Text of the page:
Virginia Tech Carilion School of Medicine welcomes its first class as a Virginia Tech college
July 30, 2018
The Virginia Tech Carilion School of Medicine welcomed its ninth class to be part of Virginia Tech’s ninth college in Roanoke, Virginia, on July 30. It is the first new class to join since the medical school became an official college of Virginia Tech on July 1.
In addition, the new Hokies will be part of Virginia Tech’s sesquicentennial class, as their graduation year in 2022 marks the university’s 150th year since its founding.
The medical school’s Class of 2022 has 43 members selected from almost 4,000 applications. They are almost evenly split between men and women with 22 men and 21 women.
“Once again, we continue to attract competitive students, who are not only academically qualified, but also have diverse backgrounds and experiences that lend well to our patient-centered, team-based curriculum,” said Cynda Ann Johnson, founding dean of the Virginia Tech Carilion School of Medicine.
Members of the class average more than 2,000 hours of research and more than 1,600 hours of clinical experience per person.
The class represents 11 states and 32 undergraduate institutions. Almost half – 20 – are Virginia residents.
The most represented undergraduate institution is the University of Virginia with four students. Two students received their undergraduate degree from Virginia Tech. Seven others received their undergraduate degrees from other Virginia colleges and universities, including Emory and Henry (1), James Madison University (1), Radford University (1), the University of Richmond (1), Washington and Lee University (1), and William & Mary (2).
The college’s eight previous classes represented 106 undergraduate institutions. The Class of 2022 brings the total to 116 with 10 new schools, including Chapman University, Colombia University, Emory University, Emory & Henry University, Radford University, University of Colorado at Boulder, University of New Mexico, University of North Carolina – Wilmington, University of Vermont, and Williams College.
The Virginia Tech Carilion School of Medicine received 3,972 total applications. From that, 312 participated in the school’s Multiple Mini Interview (MMI) process, held on seven Saturdays throughout the fall and winter months.
The VTC School of Medicine uses a hybrid MMI process, with applicants rotating through 10 interview stations. Nine of the stations have scenarios and one is a traditional interview.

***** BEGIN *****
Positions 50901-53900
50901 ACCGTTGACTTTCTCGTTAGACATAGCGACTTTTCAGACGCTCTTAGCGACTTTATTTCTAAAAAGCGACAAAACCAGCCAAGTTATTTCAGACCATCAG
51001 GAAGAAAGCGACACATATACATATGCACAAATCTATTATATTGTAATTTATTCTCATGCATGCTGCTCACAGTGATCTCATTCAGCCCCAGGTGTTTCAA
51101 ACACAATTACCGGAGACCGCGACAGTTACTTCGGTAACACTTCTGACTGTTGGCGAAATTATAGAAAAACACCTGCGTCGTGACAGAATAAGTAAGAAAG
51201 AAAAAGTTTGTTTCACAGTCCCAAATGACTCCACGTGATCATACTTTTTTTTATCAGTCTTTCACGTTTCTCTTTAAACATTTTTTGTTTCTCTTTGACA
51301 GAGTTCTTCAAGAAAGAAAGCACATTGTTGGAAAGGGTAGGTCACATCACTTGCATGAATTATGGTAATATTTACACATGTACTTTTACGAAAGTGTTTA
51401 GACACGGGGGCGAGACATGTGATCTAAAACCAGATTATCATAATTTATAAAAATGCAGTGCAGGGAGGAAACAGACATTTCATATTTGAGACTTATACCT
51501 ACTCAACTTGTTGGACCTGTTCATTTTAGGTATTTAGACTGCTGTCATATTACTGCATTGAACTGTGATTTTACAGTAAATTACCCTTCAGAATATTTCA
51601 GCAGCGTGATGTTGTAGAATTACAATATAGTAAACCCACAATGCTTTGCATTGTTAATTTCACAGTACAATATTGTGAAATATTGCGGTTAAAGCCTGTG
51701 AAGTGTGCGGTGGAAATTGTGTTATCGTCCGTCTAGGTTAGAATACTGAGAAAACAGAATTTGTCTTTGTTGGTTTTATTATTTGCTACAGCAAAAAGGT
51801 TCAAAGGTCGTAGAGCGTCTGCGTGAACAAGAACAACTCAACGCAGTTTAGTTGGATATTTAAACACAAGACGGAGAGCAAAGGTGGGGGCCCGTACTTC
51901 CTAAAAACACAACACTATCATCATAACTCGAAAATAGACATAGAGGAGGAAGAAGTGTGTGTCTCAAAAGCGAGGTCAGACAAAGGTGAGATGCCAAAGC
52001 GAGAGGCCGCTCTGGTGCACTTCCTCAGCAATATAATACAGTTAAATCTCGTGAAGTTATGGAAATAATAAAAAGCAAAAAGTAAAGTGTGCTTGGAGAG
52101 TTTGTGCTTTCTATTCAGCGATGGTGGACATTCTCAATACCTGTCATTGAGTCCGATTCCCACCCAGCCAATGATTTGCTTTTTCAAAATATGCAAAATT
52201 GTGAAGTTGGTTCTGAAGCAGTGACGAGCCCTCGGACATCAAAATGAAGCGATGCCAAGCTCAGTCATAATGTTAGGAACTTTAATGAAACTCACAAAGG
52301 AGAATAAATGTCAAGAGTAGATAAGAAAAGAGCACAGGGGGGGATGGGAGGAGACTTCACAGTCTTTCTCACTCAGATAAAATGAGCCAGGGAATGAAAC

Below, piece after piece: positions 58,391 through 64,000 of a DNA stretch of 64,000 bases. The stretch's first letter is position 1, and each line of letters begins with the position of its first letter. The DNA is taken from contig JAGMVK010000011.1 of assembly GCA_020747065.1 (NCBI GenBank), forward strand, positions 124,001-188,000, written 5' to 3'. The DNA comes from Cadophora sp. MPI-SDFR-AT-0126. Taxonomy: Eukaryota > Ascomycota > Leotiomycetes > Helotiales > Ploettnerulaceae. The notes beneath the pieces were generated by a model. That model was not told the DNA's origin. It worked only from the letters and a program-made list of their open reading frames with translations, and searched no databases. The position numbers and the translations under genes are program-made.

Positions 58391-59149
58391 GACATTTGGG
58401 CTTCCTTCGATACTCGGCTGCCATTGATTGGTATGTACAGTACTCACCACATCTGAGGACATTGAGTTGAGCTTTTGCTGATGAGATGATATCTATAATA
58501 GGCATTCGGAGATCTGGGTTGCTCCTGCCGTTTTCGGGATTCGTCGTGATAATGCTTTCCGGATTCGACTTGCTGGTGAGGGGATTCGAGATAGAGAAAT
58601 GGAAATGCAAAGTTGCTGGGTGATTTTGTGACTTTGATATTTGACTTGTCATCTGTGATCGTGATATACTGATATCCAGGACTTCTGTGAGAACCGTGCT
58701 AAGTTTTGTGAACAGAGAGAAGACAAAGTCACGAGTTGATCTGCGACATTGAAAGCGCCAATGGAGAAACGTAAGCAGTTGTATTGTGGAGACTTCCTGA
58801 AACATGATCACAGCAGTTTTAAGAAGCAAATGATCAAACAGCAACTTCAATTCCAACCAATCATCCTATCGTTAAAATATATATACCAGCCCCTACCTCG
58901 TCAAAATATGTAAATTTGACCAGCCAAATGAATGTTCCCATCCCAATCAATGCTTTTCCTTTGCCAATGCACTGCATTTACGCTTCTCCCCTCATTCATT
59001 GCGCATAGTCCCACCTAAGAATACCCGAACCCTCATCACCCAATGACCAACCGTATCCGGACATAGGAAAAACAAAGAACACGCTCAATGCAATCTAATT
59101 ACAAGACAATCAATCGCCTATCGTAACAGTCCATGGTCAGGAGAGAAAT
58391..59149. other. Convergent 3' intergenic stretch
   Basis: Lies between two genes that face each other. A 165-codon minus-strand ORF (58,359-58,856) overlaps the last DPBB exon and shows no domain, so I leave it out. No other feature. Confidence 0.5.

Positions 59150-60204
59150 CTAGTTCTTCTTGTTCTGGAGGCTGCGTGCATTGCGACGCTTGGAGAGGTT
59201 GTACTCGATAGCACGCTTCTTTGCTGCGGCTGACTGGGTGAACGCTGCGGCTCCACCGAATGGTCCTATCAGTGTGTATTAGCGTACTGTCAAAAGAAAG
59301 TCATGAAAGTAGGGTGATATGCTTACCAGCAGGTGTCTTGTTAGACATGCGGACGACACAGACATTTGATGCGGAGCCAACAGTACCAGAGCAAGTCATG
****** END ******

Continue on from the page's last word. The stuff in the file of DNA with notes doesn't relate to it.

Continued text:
In the scenario stations, the applicant reads a story, case, or ethical question on the door. When they enter the room, they discuss the scenario with the trained interviewer inside. The scenarios are designed to evaluate behavioral competencies such as communication, ethical and moral judgment, management, problem-solving, responsibility, and teamwork.
The MMI scenario interviewers represent a mix of backgrounds. Some are affiliated with the medical school, Carilion Clinic, and Virginia Tech, but many – 75 out of last year’s 117 active volunteer interviewers – have external roles in the surrounding community.
The traditional interview station allows the applicant to talk about their accomplishments and why they want to attend medical school/VTCSOM with a member of the college’s admissions committee. The committee includes 24 physician faculty members and four third-year VTCSOM students. The faculty members conduct the traditional interview stations.
The school adopted the MMI to assess applicants’ abilities to function in team settings, which is important for VTCSOM students to thrive in the school’s small-group learning curriculum.
Every week through the first two years of study, students explore the experience of a real patient and their health care providers in small groups through the school’s unique problem-based curriculum. For eight hours during the week, they work through the case in their team rooms. Each student spends additional time on their own exploring a related topic and presenting what they learn back to their small group.
At the end of the week, they meet the patient and their physician, and oftentimes family members and/or other health care providers. The goal is to have students think about the basic science they are learning through the lens of a real patient to build empathy and teach them how to think like a physician from the beginning of their education.
This week, the class will go through orientation, which includes information about school policies, procedures, and expectations, but they also experience their first patient case.
Next week, the Class of 2022 will begin their normal class schedule. In addition to problem-based learning, the curriculum focuses on robust education and training in basic science, clinical science, research, and interprofessionalism, which are the school’s four value domains.
The Virginia Tech Carilion School of Medicine opened in August 2010 and has graduated five classes, each with a 100 percent match rate to residency. (Related content from Virginia Tech Magazine: Finding the Right Match).